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Audry Elmore, freshman in multi media journalism, Haley Wood, freshman in nursing, and Anna Stephens, freshman in biography, view Elmores photographs at the Bick on Friday, April 19. Each photo was framed and placed on an easel for display. Seth Potter

Bicknell Family Center hosts ‘Diversity of Happiness’ gallery

Pittsburg State University Students Audry Elmore and Louise Duchange have worked to create a series of photographs and quotes to portray the ‘Diversity of Happiness’. 

Viewing of the series took place April 15 through April 19 at the Bicknell Family Center for the Arts in the gallery.  

“I wanted to portray women of any race, class, and sexual orientation in a happy light being themselves,” said Audry Elmore, freshman in communication. “I believe that women have been put on an unrealistic standard to be a certain way or present themselves as being happy when some of us aren’t being true to ourselves.” 

A reception took place at the Bicknell Center, Friday, April 19 from 2-4 p.m. Food and refreshments were provided for those in attendance. 

“I think the pictures are great,” said Louise Duchange, senior in English. “I hope it will inspire other women to do what they really want to do without caring about what the society thinks.” 

The set of pictures and interviews were meant to inspire women to be happy without standards. When choosing the women to be included, the two students chose women of different ethnicities and jobs.  

“My favorite part of the gallery was the picture of Jordan Janiak, the Alpha Gamma Delta president,” said Haley Wood, freshman in nursing and member of Alpha Gamma Delta. “I take such high pride in our organization and everything that we do, and Jordan looked timeless in her picture and had the perfect words to say about women. I think these pictures and quotes can help to empower women by showing that we all may all be different in our own ways but being a woman brings us all together to form a unity.” 

The Museum of Art at PSU strives to be an environment conducive to growth and the development of risk taking, problem solving, and critical thinking skills, while highlighting multiple perspectives that affect all ages.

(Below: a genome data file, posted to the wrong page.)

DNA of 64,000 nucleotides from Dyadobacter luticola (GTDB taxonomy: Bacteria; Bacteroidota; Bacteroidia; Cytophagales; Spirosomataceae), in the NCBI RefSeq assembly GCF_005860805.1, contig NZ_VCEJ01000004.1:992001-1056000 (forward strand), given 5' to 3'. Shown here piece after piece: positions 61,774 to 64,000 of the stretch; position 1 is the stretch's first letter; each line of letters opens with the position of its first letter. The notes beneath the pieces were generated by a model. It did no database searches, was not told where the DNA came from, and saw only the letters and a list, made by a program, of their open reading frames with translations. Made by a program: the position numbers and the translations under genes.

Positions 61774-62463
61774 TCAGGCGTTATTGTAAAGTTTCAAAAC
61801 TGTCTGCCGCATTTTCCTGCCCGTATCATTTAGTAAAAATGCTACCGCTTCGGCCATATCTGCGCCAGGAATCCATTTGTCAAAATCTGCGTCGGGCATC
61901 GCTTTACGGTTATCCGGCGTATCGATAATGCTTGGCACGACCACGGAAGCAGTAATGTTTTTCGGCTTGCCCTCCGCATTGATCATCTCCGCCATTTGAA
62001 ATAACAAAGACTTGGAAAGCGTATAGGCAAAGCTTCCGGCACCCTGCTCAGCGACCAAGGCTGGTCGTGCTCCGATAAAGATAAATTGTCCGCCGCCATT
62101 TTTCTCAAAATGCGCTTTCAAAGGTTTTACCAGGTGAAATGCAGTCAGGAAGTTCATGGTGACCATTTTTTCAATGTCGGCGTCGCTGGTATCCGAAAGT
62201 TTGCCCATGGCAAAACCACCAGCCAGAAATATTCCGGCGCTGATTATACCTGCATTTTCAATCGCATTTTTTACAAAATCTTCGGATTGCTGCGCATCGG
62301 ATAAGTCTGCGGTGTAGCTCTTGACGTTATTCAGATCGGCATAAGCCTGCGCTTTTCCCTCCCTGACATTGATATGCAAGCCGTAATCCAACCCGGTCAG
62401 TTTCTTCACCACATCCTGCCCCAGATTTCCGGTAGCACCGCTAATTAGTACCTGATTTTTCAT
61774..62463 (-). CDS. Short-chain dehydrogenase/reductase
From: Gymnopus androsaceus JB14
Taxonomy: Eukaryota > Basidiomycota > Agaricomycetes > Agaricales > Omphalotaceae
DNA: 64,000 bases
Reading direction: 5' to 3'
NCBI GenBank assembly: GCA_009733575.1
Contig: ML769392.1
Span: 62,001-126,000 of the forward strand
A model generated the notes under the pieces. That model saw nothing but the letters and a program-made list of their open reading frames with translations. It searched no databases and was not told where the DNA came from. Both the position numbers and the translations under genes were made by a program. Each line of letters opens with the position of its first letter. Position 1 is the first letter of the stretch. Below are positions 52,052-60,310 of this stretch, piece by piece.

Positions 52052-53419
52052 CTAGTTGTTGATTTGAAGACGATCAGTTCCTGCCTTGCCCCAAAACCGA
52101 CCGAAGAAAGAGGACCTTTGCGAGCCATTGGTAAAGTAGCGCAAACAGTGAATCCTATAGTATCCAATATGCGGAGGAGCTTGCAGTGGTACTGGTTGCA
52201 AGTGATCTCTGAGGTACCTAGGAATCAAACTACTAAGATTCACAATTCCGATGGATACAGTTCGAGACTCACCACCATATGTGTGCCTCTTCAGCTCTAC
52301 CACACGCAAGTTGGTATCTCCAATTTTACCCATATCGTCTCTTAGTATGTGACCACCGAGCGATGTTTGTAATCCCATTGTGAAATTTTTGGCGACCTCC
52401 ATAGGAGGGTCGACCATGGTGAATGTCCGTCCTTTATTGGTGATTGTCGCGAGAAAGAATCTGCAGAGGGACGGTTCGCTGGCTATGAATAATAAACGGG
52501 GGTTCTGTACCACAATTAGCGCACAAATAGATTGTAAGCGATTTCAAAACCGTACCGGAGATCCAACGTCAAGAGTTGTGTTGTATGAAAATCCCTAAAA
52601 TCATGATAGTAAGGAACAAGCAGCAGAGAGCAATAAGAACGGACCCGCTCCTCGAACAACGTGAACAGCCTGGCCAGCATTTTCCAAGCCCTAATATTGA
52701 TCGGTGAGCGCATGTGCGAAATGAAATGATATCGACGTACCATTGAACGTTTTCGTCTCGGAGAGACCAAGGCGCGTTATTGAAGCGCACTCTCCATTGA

“Our gallery is about pictures of women in their environment to show the audience what makes them happy,” Duchange said. “Audry got the idea of women’s happiness, and as I wanted to do a project with pictures, (so) I just joined her.” 

The pair of students began working on this series a few months ago for their Intro to Women’s Studies Class with professor Allison Blevins. They were inspired by a documentary depicting a variety of women in photographs with room to portray themselves in any way they wished.  

“I want everyone who comes into the gallery to feel free and inspired to be themselves no matter their gender,” Elmore said. “Everyone deserves happiness and there should be no limitation to their joy. They can do anything they want to without disapproval and still be loved.” 

Elmore chose participants by looking through the faculty database for women who had been in their profession for an extensive period of time. Elmore also chose a few participants on the spot if they looked joyful.  

“One life-changing and eye-opening problem I ran into was the inability to find black women working on our campus,” Elmore said. “Wanting more African American representation, I asked a sorority sister, one of the employees from Pitt State, and a Residence Assistant to represent black women in my project because their happiness is equally important.” 

Elmore said she was inspired by all of the influential, powerful women in her life expressing themselves in a free environment. With her multimedia journalism/ photojournalism emphasis, the idea of a photography option intrigued her. 

“The set of pictures and quotes were very inspiring to just look at and read, all of the women that Audry photographed were so different and empowering,” said Anna Stephens, freshman in biology pre-med. “It was easy to see that they were proud of what they accomplished and what Audry was able to do with just the pictures of those empowering women. I’m so proud of what she did with the gallery!” 

Elmore reported that the project took around 36 hours and $542 to complete. After all of the time and money put into the series, Elmore says it was rewarding to see the finished product. 

“So many of the women I interviewed told me they had never thought about what makes them truly happy and being asked helped them to appreciate their lives and how hard they’ve worked to be where they are right now,” Elmore said. “Not only did they tell me they felt special for being chosen, but they told me they love being a woman even more than before my project.” 

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